The limitless possibilities offered by new technologies and the Internet have initiated a race towards innovation in which China and the United States are the two current main characters. However, this race has resulted in increased distrust and rivalry, giving rise to “de-globalizing” tendencies. In this debate, the question arises as to where Europe stands in this new order.

So far, Europe is trying to maintain good relations with both countries without explicitly leaning towards either of them. While United States is a great ally, China is a great trading partner. However, Alicia Richart pointed out that in terms of values, Europe is closer to the United States. “With China there is tension in terms of rights and climate change,” which hinders a closer relationship, she explained.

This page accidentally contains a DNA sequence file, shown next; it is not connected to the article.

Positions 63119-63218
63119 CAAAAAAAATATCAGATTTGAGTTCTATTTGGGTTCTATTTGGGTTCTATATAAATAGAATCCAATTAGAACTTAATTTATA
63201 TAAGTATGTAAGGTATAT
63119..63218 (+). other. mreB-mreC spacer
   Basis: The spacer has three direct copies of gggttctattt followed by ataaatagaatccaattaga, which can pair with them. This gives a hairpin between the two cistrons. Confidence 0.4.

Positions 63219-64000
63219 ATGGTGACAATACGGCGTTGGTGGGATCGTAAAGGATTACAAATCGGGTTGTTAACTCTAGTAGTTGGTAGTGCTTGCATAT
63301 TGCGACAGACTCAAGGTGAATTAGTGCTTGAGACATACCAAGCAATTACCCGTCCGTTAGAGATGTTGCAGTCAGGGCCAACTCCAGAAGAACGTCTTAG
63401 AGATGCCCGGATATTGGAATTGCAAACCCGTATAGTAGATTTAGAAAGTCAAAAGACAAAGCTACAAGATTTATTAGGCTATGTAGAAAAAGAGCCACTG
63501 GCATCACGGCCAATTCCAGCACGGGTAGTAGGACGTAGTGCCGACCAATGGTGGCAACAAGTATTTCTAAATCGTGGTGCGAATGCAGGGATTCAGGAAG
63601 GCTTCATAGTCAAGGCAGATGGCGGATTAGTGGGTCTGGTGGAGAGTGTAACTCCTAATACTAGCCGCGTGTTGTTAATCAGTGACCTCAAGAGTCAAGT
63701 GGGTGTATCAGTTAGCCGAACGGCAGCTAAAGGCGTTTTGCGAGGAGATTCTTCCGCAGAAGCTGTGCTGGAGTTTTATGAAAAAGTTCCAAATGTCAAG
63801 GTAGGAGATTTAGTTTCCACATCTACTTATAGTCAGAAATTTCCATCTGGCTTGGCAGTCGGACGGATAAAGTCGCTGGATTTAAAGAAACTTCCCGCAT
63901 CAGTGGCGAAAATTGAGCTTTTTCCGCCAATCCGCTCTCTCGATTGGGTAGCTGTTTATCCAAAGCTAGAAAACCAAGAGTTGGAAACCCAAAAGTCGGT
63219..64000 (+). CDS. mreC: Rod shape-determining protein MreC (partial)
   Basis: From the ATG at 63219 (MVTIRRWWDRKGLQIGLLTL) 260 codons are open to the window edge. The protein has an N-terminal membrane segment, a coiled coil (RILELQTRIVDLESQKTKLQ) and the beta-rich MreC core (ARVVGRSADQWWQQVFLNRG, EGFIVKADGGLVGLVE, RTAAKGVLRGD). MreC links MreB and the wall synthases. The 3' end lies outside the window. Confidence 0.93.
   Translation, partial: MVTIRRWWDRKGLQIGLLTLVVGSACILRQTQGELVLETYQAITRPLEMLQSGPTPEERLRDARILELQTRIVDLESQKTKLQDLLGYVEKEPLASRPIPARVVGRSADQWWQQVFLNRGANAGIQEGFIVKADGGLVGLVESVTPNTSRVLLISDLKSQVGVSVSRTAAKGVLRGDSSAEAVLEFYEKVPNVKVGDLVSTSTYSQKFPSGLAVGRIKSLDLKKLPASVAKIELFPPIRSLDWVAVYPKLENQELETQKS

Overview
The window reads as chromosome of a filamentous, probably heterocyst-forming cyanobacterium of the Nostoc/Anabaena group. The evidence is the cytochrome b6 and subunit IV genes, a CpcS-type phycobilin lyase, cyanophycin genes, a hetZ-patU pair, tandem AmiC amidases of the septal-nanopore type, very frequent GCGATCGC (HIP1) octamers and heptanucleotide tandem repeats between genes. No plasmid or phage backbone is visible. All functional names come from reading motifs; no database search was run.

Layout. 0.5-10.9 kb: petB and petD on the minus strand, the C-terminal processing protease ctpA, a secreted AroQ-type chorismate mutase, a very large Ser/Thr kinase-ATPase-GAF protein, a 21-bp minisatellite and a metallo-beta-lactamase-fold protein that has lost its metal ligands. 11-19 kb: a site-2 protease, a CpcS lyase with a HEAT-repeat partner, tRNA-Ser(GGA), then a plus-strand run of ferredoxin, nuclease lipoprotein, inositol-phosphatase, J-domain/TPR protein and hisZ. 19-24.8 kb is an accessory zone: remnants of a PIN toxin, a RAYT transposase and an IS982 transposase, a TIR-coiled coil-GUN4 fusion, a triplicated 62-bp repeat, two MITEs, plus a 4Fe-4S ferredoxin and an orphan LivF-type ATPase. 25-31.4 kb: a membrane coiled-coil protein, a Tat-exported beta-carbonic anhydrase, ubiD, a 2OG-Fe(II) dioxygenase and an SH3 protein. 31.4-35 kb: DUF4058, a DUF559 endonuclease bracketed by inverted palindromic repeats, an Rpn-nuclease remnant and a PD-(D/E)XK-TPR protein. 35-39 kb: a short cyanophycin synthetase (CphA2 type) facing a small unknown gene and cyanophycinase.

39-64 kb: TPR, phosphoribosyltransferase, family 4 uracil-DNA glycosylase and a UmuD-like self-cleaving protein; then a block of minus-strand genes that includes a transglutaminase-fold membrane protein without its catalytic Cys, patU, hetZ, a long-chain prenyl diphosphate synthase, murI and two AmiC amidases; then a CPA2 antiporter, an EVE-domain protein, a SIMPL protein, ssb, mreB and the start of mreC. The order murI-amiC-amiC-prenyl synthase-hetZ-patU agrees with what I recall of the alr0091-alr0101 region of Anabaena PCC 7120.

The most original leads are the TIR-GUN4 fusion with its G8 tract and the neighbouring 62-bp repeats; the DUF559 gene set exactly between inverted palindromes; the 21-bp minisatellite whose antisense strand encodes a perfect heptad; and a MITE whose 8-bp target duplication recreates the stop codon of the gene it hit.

In technological-economic matters, Alicia Richart argued that the United States leads the technological revolution, dominating by far new technologies such as Artificial Intelligence, blockchain and the Internet of Things. In contrast, Belén Romana pointed out that the United States depends on Asia, mainly China, since these countries have the control of the semiconductors’ production, which are essential for technological development.